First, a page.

Special Guest Stars: J F Lewis


Today we welcome special guest J F Lewis, author of the popular urban fantasy Void City series, to Magical Words.  He decided that he wanted to be a writer when a supposed creative writing teacher questioned his sanity and suggested therapy.  An avid reader, J also enjoys sushi, popcorn, lukewarm sodas, and old black and white movies. His two favorite activities are singing lullabies to his kids at bedtime and typing into the wee hours of the morning. Fortunately, like the protagonist of his Void City novels, the author takes very little sleep.  We’re delighted to have him with us today!


Murder and Judgment: Writing Advice from J.F. Lewis

Write what you feel driven to write.  Write it well and with passion.  Be willing to commit murder when the time is right.  And know that you will probably be judged, as a person, based on what you write.

It can happen anytime and anyplace, in the twinkling of an eye or with the relentless force and inevitable slowness of tectonic shift, but there comes a time in a writer’s life when he or she absolutely has to do it: Commit murder.  When I kill off a character, it’s usually with a bemused smile and a slight sense of “that had to hurt”.  But it’s not always like that.

Take, for example Sir Arthur Conan Doyle and his most famous creation: Sherlock Holmes.  When Sir Arthur killed Holmes, it seems to have been for all the wrong reasons.  He was tired of the character.  Tired of the character’s success over that of his other more meaningful (to his eyes) creative efforts.  But he knew his audience would never accept a casual end to Holmes, so Sir Arthur sent him off in grand fashion at the hands of Moriarty, one of the greatest master villains of all literature, created (unless I’m woefully mistaken) for the sole purpose of being a perfect foil (and murder weapon) for Sherlock Holmes.

Death can lend a necessary element to the story that makes stakes higher and reader/viewer/fan investment greater.  If characters can die, really die, then it ups the ante considerably.   Let us consider:  Tiny Tim.  If Ebenezer Scrooge didn’t fear for the death of Tiny Tim (well, okay, and himself) then Scrooge wouldn’t have that last little oomph he needs to have his sea change moment and “A Christmas Carol” would become a dirge.

Or heck, there’s no need to stick to literary classics.  When it comes to killing off a character, I’d be remiss not to mention the greatest heroic sacrifice ever to show up on the sci-fi silver screen (no, I’m not talking about Tron: Legacy… obviously I mean Spock).  Wrath of Khan all the way, kids.  Spock’s death exists to give viewers a feeling of connection (okay, and maybe Leonard Nimoy was a little tired of the role.  I don’t know).

Of course, the great thing about killing characters in fiction is that, if the writer makes it believable within the realm of the literary universe, the character can always come back if needed.  Maybe it’s massive public outcry.  That certainly seems to be what earned The World’s Greatest Detective his retroactive survival at Reichenbach Falls.  Or maybe it was planned all along, a la Tiny Tim, as a carrot for the main character.  When Scrooge changes, he gains a second chance for himself and Tiny Tim.  And in my own Void City series… Well, let’s just say that CROSSED (Void City, Book 3) comes out January 25th, 2011 and I’m killing off several characters… and maybe even bringing one back.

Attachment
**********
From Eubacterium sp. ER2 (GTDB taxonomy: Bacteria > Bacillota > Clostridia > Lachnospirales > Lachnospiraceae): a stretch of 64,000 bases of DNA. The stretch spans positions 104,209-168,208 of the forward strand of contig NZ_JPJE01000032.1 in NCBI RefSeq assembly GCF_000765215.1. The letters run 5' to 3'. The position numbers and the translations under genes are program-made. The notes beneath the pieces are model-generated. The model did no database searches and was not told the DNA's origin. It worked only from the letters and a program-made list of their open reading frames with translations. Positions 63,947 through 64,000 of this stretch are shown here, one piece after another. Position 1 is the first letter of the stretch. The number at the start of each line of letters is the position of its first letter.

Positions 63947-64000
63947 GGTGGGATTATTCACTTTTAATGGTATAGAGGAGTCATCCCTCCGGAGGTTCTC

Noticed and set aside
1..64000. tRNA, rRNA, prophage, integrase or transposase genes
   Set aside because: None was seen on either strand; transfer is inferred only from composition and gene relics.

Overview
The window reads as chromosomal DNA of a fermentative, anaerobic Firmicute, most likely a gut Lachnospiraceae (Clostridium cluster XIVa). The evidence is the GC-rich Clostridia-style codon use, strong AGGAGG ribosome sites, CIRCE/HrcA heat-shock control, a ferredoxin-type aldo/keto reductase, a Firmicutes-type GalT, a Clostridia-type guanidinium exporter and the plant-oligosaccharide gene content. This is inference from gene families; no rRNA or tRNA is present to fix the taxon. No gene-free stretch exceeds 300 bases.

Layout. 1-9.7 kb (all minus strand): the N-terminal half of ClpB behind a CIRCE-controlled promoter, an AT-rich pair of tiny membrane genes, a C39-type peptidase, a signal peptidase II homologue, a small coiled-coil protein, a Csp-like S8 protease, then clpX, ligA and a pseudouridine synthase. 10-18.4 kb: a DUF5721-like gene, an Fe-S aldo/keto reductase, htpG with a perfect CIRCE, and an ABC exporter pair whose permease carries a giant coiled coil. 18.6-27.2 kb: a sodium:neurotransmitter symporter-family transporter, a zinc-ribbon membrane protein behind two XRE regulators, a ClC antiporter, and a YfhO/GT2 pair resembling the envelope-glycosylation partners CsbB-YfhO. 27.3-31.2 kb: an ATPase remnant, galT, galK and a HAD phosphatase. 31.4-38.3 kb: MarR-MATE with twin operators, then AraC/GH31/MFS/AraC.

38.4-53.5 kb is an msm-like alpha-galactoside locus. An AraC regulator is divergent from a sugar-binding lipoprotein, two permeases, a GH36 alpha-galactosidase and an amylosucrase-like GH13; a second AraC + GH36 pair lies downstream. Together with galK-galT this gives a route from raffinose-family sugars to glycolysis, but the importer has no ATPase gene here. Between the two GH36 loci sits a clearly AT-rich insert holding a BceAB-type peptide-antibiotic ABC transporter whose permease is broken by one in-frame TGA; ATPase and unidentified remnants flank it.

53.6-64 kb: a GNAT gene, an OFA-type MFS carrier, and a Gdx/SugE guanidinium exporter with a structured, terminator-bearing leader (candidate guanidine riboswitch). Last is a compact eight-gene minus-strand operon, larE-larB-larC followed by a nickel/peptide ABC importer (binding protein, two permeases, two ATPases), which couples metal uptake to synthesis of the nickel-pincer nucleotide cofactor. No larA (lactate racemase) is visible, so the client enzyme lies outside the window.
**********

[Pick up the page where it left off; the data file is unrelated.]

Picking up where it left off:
Of course, the real life side of things isn’t as easily rewritten.  When it comes to killing off a character, writing a sex scene, or including some spicy vocabulary (colorful metaphors as Spock might call them), it’s important to remember that one day someone (maybe someone you know and respect) will read what you’ve written and judge you for it in a way you might not expect.  Forewarned is forearmed, and I aim to have writers armed with laser guided cyber appalachiosauruses with neutron bombs wired to their adamantium-laced skeletons, so that they can play “Say hello to my little friend” with the best of them.

Recently, over at the Deadline Dames blog, Lilith Saintcrow posted about the points of difference and commonality that exist between writers and the characters they create.  It’s a great piece, yet I guarantee you, there are people who will make erroneous assumptions.  A writer’s opinions and actions are not necessarily the same as a character’s opinions and actions.  A writer doesn’t have to agree with a joke to make one.

Or at least, I hope not, since I write from the POV of bloodsucking mass murders, who wisecrack left, right and sideways about inappropriate things at inappropriate times.  If I had all of the opinions my main character does, I’d spend too much time searching for the right words to describe the taste of daikon… and I’d think it was perfectly all right to kill and eat other people as long as they were over eighteen.  Furthermore, I’d think it was perfectly fair to steal a sibling’s paramour if I was willing to share.  On the other hand, I’d know a lot more about classic pony cars…

But back to topic at hand…  What does one do upon encountering an individual who might read something like “Pop Squads” by Paolo Bacigalupi and assume that Paolo thinks of infanticide as a fun way to spend an afternoon?   That sounds crazy, but something very much like that happened to me. When my first book came out, I was accused of actually committing the sins of my characters and ultimately excommunicated (I’m not going into that here, if you really want all the sordid little details, Google is your friend).